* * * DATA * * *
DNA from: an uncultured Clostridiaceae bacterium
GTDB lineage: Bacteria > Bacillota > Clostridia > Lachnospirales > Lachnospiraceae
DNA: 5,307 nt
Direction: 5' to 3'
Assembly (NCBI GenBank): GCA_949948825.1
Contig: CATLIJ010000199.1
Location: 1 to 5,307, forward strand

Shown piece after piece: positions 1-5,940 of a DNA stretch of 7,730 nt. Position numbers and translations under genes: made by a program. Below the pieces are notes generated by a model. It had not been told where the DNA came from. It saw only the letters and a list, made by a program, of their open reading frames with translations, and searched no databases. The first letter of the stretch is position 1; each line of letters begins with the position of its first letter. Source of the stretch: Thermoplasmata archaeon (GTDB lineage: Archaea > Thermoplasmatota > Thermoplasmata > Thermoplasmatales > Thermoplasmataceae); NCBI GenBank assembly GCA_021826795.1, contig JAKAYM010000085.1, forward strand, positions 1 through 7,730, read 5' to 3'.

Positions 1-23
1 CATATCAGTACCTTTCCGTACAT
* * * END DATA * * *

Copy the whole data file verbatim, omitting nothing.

DNA from: an uncultured Clostridiaceae bacterium
GTDB lineage: Bacteria > Bacillota > Clostridia > Lachnospirales > Lachnospiraceae
DNA: 5,307 nt
Direction: 5' to 3'
Assembly (NCBI GenBank): GCA_949948825.1
Contig: CATLIJ010000199.1
Location: 1 to 5,307, forward strand

Shown piece after piece: positions 1-5,940 of a DNA stretch of 7,730 nt. Position numbers and translations under genes: made by a program. Below the pieces are notes generated by a model. It had not been told where the DNA came from. It saw only the letters and a list, made by a program, of their open reading frames with translations, and searched no databases. The first letter of the stretch is position 1; each line of letters begins with the position of its first letter. Source of the stretch: Thermoplasmata archaeon (GTDB lineage: Archaea > Thermoplasmatota > Thermoplasmata > Thermoplasmatales > Thermoplasmataceae); NCBI GenBank assembly GCA_021826795.1, contig JAKAYM010000085.1, forward strand, positions 1 through 7,730, read 5' to 3'.

Positions 1-23
1 CATATCAGTACCTTTCCGTACAT